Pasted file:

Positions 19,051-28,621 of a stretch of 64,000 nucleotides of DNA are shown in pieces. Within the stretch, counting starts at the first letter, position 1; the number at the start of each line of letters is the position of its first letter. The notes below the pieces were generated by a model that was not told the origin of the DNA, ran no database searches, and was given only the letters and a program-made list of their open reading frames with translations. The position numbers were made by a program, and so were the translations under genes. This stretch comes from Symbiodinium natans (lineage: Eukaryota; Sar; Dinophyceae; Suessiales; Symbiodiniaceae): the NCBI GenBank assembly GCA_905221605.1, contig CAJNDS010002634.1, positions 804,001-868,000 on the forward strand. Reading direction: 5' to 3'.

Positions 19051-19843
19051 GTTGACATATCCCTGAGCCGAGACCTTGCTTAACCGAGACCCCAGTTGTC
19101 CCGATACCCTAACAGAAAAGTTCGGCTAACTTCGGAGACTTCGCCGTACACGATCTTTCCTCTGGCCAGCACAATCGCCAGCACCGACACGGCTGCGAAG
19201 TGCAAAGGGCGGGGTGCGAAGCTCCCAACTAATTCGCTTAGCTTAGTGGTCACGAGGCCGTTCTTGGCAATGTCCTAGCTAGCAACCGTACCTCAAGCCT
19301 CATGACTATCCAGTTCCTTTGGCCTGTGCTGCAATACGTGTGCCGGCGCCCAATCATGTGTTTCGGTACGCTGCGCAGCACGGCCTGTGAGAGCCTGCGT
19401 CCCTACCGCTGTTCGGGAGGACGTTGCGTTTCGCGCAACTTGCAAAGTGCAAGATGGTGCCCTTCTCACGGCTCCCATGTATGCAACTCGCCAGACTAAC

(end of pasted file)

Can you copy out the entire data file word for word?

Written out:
Positions 19,051-28,621 of a stretch of 64,000 nucleotides of DNA are shown in pieces. Within the stretch, counting starts at the first letter, position 1; the number at the start of each line of letters is the position of its first letter. The notes below the pieces were generated by a model that was not told the origin of the DNA, ran no database searches, and was given only the letters and a program-made list of their open reading frames with translations. The position numbers were made by a program, and so were the translations under genes. This stretch comes from Symbiodinium natans (lineage: Eukaryota; Sar; Dinophyceae; Suessiales; Symbiodiniaceae): the NCBI GenBank assembly GCA_905221605.1, contig CAJNDS010002634.1, positions 804,001-868,000 on the forward strand. Reading direction: 5' to 3'.

Positions 19051-19843
19051 GTTGACATATCCCTGAGCCGAGACCTTGCTTAACCGAGACCCCAGTTGTC
19101 CCGATACCCTAACAGAAAAGTTCGGCTAACTTCGGAGACTTCGCCGTACACGATCTTTCCTCTGGCCAGCACAATCGCCAGCACCGACACGGCTGCGAAG
19201 TGCAAAGGGCGGGGTGCGAAGCTCCCAACTAATTCGCTTAGCTTAGTGGTCACGAGGCCGTTCTTGGCAATGTCCTAGCTAGCAACCGTACCTCAAGCCT
19301 CATGACTATCCAGTTCCTTTGGCCTGTGCTGCAATACGTGTGCCGGCGCCCAATCATGTGTTTCGGTACGCTGCGCAGCACGGCCTGTGAGAGCCTGCGT
19401 CCCTACCGCTGTTCGGGAGGACGTTGCGTTTCGCGCAACTTGCAAAGTGCAAGATGGTGCCCTTCTCACGGCTCCCATGTATGCAACTCGCCAGACTAAC